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Liberty plays key role in Virginia's selection as drone test site

January 6, 2014 : By Drew Menard/Liberty University News Service

Liberty students test a drone during a certification exercise.
Liberty University School of Aeronautics students Jordan Bates (left) and Trevor Briggs were the fastest group in a time test during an Unmanned Aircraft Systems certification training event in October.

On Dec. 30, the Federal Aviation Administration authorized six public entities across the U.S. to research and test Unmanned Aircraft Systems (drones). Among them is a joint venture between universities in New Jersey and Virginia, including Liberty University. This is a step forward in the FAA’s effort to incorporate drones into the national airspace by 2015.

The Mid-Atlantic Aviation Partnership (MAAP), led by Virginia Tech, has been selected by the FAA to conduct UAS failure-mode testing as well as identify and evaluate operational and technical risk areas. The proposal includes test site ranges across Virginia and New Jersey.

Liberty has been a key player in the competitive selection process, providing support in a number of ways through its School of Aeronautics. Liberty helped Virginia Tech secure $2.6 million in Federal Action Contingency Trust from Virginia to back the proposal.

Liberty’s already well-established UAS program has been an invaluable resource. The program earned the Innovator of the Year award from Virginia’s Region 2000 Technology Council last year.

“Liberty already is training pilots to operate the craft remotely and was a logical participant in developing the Virginia Tech proposal,” said Jon Greene, associate director of the Institute for Critical Technology and Applied Science at Virginia Tech, in an article by the Lynchburg News & Advance.

According to John Marselus, chair of Liberty’s UAS program, the school’s concentration in UAS was built to meet industry needs. Marselus works with industry partners to develop training and curriculum that ensures graduates are fully prepared to fill positions at, and add value to, these innovative companies.

“We have developed a program to train UAS operators. Our graduates are pilots with both FAA private pilot and instrument certifications who understand all the federal aviation regulations,” Marselus said, noting UASs are not really “unmanned;” they still require pilots even if they are not in the craft.

In October, students from the UAS program received UAS operator certification in an Air Force-sponsored training event. Several graduates of the program are currently working in the field.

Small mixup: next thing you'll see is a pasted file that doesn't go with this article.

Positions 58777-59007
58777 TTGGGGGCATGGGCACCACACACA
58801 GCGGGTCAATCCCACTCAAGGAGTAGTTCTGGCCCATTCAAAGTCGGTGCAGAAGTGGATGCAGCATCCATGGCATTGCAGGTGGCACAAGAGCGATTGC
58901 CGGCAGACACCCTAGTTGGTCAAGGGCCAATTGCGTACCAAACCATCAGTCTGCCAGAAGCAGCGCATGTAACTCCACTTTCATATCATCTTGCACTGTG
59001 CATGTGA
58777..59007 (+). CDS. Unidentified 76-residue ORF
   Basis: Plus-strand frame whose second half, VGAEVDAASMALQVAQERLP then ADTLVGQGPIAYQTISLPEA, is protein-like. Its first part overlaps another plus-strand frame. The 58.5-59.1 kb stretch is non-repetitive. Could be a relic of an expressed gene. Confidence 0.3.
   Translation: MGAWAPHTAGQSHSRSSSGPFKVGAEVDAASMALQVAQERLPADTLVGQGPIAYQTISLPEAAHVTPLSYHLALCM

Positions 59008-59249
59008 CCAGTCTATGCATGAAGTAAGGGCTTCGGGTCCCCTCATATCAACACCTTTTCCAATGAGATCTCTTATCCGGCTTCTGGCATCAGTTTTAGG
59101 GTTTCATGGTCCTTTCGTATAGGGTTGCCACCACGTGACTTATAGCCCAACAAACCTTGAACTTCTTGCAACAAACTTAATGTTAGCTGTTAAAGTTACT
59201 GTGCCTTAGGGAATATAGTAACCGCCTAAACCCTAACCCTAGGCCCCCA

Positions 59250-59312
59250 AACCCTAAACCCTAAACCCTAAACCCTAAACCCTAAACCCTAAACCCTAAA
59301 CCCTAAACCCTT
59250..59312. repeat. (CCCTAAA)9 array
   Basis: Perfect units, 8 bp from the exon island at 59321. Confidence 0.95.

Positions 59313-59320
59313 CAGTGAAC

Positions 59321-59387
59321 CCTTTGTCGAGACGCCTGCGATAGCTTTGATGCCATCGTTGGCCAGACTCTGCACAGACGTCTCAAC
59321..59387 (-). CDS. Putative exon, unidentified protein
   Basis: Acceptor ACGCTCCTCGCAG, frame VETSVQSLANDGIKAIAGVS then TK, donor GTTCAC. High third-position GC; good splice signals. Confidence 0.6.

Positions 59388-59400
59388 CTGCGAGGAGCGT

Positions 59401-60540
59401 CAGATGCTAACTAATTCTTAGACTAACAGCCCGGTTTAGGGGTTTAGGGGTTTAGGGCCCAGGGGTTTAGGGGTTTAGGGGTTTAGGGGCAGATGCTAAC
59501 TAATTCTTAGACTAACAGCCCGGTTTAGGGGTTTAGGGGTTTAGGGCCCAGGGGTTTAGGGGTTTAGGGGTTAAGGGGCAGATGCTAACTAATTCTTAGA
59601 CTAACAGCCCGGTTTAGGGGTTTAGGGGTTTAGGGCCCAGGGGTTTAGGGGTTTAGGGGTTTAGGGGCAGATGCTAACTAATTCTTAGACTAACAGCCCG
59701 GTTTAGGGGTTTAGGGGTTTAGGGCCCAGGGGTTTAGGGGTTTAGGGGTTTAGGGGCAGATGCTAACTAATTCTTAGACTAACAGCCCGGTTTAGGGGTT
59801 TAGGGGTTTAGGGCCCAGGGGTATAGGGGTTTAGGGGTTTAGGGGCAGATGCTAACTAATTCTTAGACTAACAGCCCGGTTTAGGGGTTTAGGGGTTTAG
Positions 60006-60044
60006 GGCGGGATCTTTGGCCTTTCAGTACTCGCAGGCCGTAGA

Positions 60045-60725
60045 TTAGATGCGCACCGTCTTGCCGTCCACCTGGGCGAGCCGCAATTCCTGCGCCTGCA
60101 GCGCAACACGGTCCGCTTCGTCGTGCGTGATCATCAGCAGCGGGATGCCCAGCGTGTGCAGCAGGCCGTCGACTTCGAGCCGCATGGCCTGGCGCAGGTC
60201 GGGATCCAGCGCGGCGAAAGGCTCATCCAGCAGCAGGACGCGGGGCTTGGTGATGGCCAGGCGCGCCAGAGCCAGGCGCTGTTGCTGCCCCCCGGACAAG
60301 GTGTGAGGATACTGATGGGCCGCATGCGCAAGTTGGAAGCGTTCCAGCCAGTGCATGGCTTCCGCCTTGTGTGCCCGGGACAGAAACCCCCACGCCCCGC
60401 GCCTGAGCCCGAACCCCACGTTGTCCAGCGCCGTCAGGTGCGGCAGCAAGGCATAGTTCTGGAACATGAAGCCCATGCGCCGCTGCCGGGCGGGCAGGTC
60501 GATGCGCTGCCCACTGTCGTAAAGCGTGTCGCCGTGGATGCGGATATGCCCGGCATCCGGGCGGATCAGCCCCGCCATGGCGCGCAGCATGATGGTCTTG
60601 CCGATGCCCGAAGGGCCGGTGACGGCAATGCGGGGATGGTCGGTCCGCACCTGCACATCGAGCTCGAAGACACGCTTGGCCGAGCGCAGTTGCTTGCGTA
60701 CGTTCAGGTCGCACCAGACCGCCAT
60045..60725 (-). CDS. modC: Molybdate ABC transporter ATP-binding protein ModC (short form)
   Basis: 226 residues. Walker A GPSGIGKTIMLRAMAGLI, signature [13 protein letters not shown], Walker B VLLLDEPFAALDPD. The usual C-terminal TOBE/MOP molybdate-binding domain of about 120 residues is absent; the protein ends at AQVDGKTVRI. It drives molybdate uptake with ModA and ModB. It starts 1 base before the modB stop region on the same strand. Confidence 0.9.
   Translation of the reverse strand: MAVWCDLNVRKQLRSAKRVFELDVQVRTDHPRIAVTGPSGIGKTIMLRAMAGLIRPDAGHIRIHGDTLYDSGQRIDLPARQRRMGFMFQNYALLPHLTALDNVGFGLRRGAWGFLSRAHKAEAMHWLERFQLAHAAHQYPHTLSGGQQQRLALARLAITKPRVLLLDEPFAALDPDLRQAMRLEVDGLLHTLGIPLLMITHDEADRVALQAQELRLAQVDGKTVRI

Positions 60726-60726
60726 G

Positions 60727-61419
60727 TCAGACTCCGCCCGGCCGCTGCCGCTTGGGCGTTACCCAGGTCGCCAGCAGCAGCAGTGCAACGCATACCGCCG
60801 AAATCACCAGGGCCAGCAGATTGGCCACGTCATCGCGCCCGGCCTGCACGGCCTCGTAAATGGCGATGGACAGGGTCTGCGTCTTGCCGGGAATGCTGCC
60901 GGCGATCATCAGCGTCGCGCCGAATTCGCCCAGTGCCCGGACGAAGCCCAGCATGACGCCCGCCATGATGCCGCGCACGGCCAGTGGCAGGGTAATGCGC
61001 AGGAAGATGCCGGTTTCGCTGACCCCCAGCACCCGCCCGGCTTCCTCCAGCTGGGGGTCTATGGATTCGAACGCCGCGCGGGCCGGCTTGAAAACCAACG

Liberty also was instrumental in helping the partnership develop safety procedures.

“Because we fly students in our program, we have developed a very mature safety management system and operational procedures that MAAP used as a basis for showing how we would conduct our operations,” Marselus said.

Last year, Virginia nearly passed a law that could have derailed the entire project. In light of growing concerns about privacy, a law was proposed that would have banned drones in Virginia completely. Liberty worked with the Virginia Aviation Board, Office of Economic Development, and state legislators to share vital information about the economic advantages of this project, as well as the many potential benefits of UAS. The law passed but included clauses to ensure UAS development and use in emergency rescue was not hindered.

The economic advantages include attracting a number of industries for UAS research and development to the commonwealth. Marselus said partners in the development of Liberty’s UAS program are likewise going to be contributors to this FAA-supported research project.

Marselus said Unmanned Aircraft Systems can be used to identify safety concerns, such as in traffic or severe weather, or to investigate potentially hazardous conditions and alert appropriate parties to take action. These and many other uses could greatly enhance businesses and, more importantly, save lives.

The School of Aeronautics is already in partnership with the Bedford County Sheriff’s Office to develop solutions that could improve operations and lessen risks for law enforcement.

In June 2013, Marselus joined a team of industry professionals in a presentation on the use of unmanned aircraft in law enforcement during the National Sheriffs’ Association Annual Conference in Charlotte, N.C.

Marselus said he looks forward to continuing to work together with other universities and industry partners to develop these revolutionizing, life-saving solutions.

“This test site initiative is a team approach between industry, academia, and the FAA to incorporate UASs into the national airspace system safely and effectively. I give God all the glory for providing this opportunity.”